by Staff Writers
Houston (UPI) Mar 14, 2013
China's social media site Weibo finds and deletes controversial posts in near real time despite a daily volume of 100 million messages, researchers say.
Independent researcher Tao Zhu, working with colleagues at Rice University and the University of New Mexico, analyzed censorship practices of Sina Weibo, operator of the Weibo site, which -- like Twitter -- allows users to post 140-character messages with usernames and hashtags.
An estimated 300 million people use Weibo, posting 100 million messages each day.
"Other people have explored censorship on Weibo, but this work is focused on the speed at which censorship happens," Rice computer science Professor Dan Wallach, co-author of the study, said.
The researchers determined operator Sina Weibo uses a combination of keyword-matching software and human censors to monitor and delete potentially controversial posts on Weibo.
By closely monitoring individuals who frequently post controversial messages, Sina Weibo is able to delete many objectionable posts in less than 5 minutes, the study found.
"We have [examined] enough of these posts to be able to run topical analysis algorithms that let us extract the main subjects that Weibo's censors seemed concerned with on any given day," Wallach said.
Weibo faces the challenge of keeping its users engaged -- and thereby looking at advertisements and making money for Sina Weibo -- while keeping the content it hosts compliant with local laws, a challenge all such sites around the world must contend with, Wallach said.
"Weibo gives us a window into the future for what Internet censorship of social media around the world may look like."
Australia's ABC monitoring interference to China signal
ABC International said it supported a statement by the Association for International Broadcasting (AIB) which said English-language programmes from the ABC, BBC World Service and the Voice of America were being jammed in Asia.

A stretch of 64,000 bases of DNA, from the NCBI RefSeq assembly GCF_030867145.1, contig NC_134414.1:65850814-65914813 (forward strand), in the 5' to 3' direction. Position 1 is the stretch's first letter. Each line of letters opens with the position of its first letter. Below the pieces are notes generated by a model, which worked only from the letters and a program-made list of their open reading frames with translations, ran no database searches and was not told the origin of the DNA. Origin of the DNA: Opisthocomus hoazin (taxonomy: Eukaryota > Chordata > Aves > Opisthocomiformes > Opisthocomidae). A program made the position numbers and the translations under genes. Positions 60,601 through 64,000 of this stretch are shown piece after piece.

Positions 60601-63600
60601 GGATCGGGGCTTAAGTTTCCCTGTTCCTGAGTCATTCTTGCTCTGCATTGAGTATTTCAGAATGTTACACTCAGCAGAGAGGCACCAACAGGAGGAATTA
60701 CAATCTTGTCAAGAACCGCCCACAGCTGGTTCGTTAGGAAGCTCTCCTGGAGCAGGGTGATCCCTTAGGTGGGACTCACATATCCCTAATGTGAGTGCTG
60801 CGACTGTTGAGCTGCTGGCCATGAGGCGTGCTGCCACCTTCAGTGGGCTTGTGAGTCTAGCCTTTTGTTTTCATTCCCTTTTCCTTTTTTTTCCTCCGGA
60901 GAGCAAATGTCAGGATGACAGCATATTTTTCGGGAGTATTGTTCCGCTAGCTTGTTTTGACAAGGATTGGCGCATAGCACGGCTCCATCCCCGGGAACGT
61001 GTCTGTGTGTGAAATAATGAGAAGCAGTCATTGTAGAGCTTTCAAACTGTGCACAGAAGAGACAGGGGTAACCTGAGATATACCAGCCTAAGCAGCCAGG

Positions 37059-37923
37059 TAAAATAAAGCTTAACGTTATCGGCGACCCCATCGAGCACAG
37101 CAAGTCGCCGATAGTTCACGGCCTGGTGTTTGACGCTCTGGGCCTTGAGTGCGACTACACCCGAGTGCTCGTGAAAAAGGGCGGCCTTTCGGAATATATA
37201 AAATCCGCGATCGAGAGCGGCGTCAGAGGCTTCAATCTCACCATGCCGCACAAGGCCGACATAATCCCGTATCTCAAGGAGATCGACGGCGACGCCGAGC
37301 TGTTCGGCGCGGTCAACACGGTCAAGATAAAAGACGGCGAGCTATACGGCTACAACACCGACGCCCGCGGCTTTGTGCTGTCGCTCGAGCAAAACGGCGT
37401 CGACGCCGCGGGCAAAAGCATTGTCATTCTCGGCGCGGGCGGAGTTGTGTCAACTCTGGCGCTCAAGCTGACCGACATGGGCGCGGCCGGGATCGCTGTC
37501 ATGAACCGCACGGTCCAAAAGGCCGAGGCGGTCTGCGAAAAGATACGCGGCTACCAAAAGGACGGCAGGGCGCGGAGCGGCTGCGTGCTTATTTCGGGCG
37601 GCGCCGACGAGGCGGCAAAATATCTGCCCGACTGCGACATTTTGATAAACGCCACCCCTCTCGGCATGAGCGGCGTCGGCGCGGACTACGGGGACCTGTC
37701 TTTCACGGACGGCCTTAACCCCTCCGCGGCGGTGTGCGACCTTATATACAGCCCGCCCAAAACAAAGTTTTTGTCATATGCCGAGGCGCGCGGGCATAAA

In the statement, the AIB said international broadcasts beamed towards China were being "deliberately interfered with by the jamming of a number of frequencies".
"While we have received reports of interference of our signal into China it is extremely difficult to identify or confirm the source of this interference," ABC International said in a statement.
"We will continue to monitor the situation as well as consult with partners in the region."
The state broadcaster said it supported "the free flow of information and objects to the interference of any broadcasters' transmissions", but no formal complaint had been lodged with Chinese representatives.
The London-based AIB said research indicated the source of the jamming, which makes it difficult or impossible to listen to the radio broadcasts, was China.
Australia's opposition leader Tony Abbott said the government must ensure the ABC's service was available in China, the nation's biggest trade partner.
"I don't want domestic censorship and I don't want international censorship ... I think it would be a pity if the ABC couldn't be accessed in China," he said.
"I think the Australian government should do whatever it reasonably can to try and ensure that Australian media outlets are reasonably available."
The government was not immediately available for comment.
The AIB said that Mandarin-language programmes had been interfered with for years, but this is the first time English services had been targeted in a widespread manner.
The association said it would lodge protests with Chinese embassies in Washington, London and Canberra over the disruptions.
Last month the BBC said its World Service shortwave radio broadcasts in English were being jammed in China in a deliberate move by the authorities there to cause "maximum disruption".
The corporation said that while it was not possible to determine the source of the blocking, "extensive and coordinated efforts are indicative of a well-resourced country such as China".
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